Footloose and flying free
Becoming general manager of Footnote New Zealand Dance seemed the perfect opportunity for Richard Aindow.
Although not a dancer, he had tried nearly every other job in the arts.
Before taking up the role in January, Aindow had been a movie reviewer, Mighty Mighty quizmaster, breakfast show host, bar and restaurant manager, advertising salesman, and editor and general manager of Wellington magazine FishHead.
"I was really inspired by the new challenge," he said.
"Having seen the world-class work in Wellington, it was really awesome. [Footnote] develops brand new work each year with different choreographers. It's an inspiring place to be."
The work was similar to his previous management roles, which involved budgeting, organisation and supervising the business side of things.
"In the arts in New Zealand, you're working in smaller teams," he said.
"It just means you need to be able to do lots of things and know how the organisation works."
Aindow is on tour with the dancers, but will return to Wellington for the new season, Now, on May 29 and 30 at Hannah Playhouse.
The season includes three unique performances, complemented with original music by composers Gareth Farr and Nigel Collins.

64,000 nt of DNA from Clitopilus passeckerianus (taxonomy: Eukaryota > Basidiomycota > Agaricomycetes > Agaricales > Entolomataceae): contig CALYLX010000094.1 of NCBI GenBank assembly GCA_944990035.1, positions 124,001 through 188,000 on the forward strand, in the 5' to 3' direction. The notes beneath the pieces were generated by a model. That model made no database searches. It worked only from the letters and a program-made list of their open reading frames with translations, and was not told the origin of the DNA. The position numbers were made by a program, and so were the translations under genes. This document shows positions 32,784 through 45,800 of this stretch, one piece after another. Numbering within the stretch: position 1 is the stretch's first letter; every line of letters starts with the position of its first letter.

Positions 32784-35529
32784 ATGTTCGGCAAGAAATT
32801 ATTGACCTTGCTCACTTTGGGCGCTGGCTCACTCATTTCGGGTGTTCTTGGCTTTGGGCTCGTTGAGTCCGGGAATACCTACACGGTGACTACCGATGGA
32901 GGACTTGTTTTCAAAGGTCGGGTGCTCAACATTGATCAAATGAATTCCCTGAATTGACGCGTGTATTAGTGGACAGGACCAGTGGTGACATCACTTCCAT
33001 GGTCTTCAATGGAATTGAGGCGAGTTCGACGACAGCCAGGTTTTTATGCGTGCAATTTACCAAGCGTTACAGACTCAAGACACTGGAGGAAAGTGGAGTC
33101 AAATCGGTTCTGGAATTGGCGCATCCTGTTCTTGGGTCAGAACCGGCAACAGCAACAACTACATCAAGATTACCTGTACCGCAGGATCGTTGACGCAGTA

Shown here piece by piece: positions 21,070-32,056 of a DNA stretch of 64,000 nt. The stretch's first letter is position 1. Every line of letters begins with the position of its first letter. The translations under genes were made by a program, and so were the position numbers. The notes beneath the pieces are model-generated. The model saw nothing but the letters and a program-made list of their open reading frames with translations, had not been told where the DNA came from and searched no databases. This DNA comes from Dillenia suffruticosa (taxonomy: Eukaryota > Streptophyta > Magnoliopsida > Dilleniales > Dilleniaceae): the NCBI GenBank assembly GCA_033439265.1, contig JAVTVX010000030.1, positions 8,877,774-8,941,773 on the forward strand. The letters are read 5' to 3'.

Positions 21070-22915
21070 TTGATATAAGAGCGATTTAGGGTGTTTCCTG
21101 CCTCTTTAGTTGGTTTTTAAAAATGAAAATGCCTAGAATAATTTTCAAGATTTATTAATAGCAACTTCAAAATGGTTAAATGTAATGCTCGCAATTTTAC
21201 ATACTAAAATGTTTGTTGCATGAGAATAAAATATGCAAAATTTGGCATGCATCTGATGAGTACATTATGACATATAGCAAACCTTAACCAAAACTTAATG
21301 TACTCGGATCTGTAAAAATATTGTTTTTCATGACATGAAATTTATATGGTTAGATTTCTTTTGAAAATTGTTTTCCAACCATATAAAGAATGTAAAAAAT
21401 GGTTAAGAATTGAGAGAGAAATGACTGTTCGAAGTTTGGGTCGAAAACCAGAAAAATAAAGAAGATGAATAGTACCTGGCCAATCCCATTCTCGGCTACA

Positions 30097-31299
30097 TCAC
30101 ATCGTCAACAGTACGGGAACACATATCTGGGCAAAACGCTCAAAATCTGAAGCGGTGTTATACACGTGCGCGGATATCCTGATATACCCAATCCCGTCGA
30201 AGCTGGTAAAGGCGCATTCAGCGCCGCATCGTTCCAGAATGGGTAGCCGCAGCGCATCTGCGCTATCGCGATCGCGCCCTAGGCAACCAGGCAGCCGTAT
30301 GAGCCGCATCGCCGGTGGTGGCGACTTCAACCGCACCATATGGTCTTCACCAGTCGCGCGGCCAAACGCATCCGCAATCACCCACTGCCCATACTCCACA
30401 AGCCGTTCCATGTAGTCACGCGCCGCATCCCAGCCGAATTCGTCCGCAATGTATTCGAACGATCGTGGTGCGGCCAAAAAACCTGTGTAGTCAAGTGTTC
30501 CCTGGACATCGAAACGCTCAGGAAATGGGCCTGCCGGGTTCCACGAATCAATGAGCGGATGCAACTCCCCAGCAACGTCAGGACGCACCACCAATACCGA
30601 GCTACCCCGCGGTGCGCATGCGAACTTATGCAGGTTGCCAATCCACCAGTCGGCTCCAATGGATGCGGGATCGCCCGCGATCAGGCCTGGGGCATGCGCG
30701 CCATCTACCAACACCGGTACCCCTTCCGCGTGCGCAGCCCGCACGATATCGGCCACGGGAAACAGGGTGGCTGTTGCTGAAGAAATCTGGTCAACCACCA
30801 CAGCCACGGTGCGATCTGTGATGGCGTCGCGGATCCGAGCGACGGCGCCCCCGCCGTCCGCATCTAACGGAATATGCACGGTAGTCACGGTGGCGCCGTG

Low portrays a physical journey, starting with the bones and organs. It has been choreographed by American-based Wellington choreographer Olive Bieringa and her partner, Otto Ramstad.
Thin Air, by Wellington's Lyne Pringle, conjures magic, thoughts and a vanishing act.
The final work, by former New Zealand School of Dance student Craig Bary, peeps into a world of sex and sexuality.
Depends on You is a modified excerpt from Footnote's earlier season Straight Laced.
The idea of bringing different New Zealanders' choreography together was one that would be continued, Aindow said.
"The Now season was always going to be about bringing together different works in the same place and performing them together."
One of the best things about being in a contemporary dance company was always having fresh work to perform, Aindow said.
"We develop new work for every season. The Now season has never been seen by anybody."
Music was also developed especially for the work, with a preference towards New Zealand composers.
"[Footnote founder] Deirdre Tarrant's focus was on celebrating creative New Zealanders because they produce some incredible creatives in dance, music and lots of other art forms, so we want to continue that." Now, Hannah Playhouse, May 29 and 30, 7.30pm, $20 to $30 from ticketek.co.nz.
- The Wellingtonian
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